Aspen: Pine beetle tour |

Aspen: Pine beetle tour

John Colson
Pitkin County correspondent
Vail CO, Colorado
John Colson/The Aspen TimesApproaching the Gore Range, airborne observers can see the signs of the spreading effect of the mountain pine beetle infestation, which inhibits the tree's ability to nourish itself, causing the needles to turn red before they fall off.

Editor’s note: This is the second of a two-part series about an Aspen organization that plans to focus on the growing epidemic of pine beetles that are laying waste to Colorado’s forests. The first part of this series was published in the Oct. 3 edition of The Aspen Times.

ASPEN ” The single-engine, six-seater plane was banking toward Mount Sopris after a smooth takeoff from the Pitkin County Airport, when the experts on board pointed to the first indication of the mountain pine beetle infestation that is rapidly obliterating Colorado’s lodgepole pine forests.

We had taken to the air under the sponsorship of For The Forest, a new non-profit ( that intends to study the beetle-kill phenomenon and educate the public about it. Then, organizers say, the group will look for ways to deal with the devastation that officials say is all but unavoidable in much of the state and across the nation and the world.

As pilot Bruce Gordon of EcoFlight aimed for the peaks of Sopris, a line of trees, perched along the edge of a deep defile on the flanks of the eastern peak, appeared to be just slightly ruddy in color compared to the verdant trees further away from the gulch.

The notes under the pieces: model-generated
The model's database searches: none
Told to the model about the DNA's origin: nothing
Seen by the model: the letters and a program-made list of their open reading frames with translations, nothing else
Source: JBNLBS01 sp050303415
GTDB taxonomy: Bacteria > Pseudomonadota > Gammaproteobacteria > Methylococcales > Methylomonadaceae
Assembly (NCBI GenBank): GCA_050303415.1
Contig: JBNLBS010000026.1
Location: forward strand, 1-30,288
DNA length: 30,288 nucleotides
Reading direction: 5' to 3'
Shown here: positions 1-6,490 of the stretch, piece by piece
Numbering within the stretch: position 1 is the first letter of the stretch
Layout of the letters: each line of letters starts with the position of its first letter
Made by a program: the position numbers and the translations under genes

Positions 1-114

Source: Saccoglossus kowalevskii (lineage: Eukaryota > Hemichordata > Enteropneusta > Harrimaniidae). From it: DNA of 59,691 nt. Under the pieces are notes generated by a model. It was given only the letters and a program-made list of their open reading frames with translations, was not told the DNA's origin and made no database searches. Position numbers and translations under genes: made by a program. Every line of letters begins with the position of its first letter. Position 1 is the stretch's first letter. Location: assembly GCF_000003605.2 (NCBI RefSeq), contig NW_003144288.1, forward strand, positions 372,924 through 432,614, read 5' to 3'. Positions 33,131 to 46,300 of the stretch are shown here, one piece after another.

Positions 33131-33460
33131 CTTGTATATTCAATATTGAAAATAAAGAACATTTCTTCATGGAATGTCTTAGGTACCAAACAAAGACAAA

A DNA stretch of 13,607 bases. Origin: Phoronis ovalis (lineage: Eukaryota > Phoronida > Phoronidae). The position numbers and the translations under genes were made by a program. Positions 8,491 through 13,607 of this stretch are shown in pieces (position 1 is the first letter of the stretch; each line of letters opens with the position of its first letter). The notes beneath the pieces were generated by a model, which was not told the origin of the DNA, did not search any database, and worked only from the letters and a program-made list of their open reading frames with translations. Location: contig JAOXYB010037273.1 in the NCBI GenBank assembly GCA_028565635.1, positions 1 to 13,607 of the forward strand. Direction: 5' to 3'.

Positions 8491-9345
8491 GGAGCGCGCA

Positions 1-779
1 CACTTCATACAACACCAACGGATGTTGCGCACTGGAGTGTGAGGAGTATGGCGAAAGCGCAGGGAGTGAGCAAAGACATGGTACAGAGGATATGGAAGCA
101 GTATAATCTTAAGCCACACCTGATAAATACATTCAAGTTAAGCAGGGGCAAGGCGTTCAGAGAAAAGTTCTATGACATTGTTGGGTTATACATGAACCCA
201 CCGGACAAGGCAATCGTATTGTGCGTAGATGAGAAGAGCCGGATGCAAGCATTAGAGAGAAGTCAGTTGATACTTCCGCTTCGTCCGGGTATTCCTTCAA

But that, the experts said, is the way it works.

The trees look green for a while, then start to turn red as the beetles destroy the tree’s ability to nourish itself, by interfering with the transmission mechanisms that carry water and nutrients up from the roots.

A year after the first beetle bores in to the trunk of a lodgepole pine, the needles start to die off and turn red. Within two years, the whole tree will be red and the needles will begin to drop off, leaving an almost-bare trunk sticking up from the ground, amongst innumerable adjacent and equally denuded trunks. So stands of logdepoles that may look green and healthy, actually are not.

“In other words,” said former Aspen Mayor John Bennett, “It’s worse than it looks.”

Along with Gordon in his EcoFlight plane were Bennett, executive director of For The Forest; a scientist and the group’s scientific program director, Dr. William Murray of California; a videographer and photographer known for working on environmental causes, Greg Poschman; and two reporters.

For the next hour or so, the group flew low and slow over the valleys and peaks to the north and east of Aspen, passing over Reudi Reservoir and the Hunter Fryingpan Wilderness, the Sawatch Range and the Holy Cross Wilderness and the southern edge of the Gore Range.

Soaring over sharp-edge granite peaks that seemed close enough to scrape a wing, descending to get a closer look to red-tinged stands of conifers, staring in wonder at remote clearings and the mansions in the middle. These homes are surrounded by what hotshot fire fighters like to call “an immense fuel load” of dying and dead trees that could go up in flames at any time.

And then, there they were ” the Williams Fork Mountains, looming over what Bennett called “the heart of the beetle infestation in Colorado,” the Williams Fork Valley. Entire mountainsides are covered by trees that range from a sickly red to the starkly gray, needle-like prominence of the standing dead, offering stunningly bleak vistas and posing a steadily increasing danger of forest fires.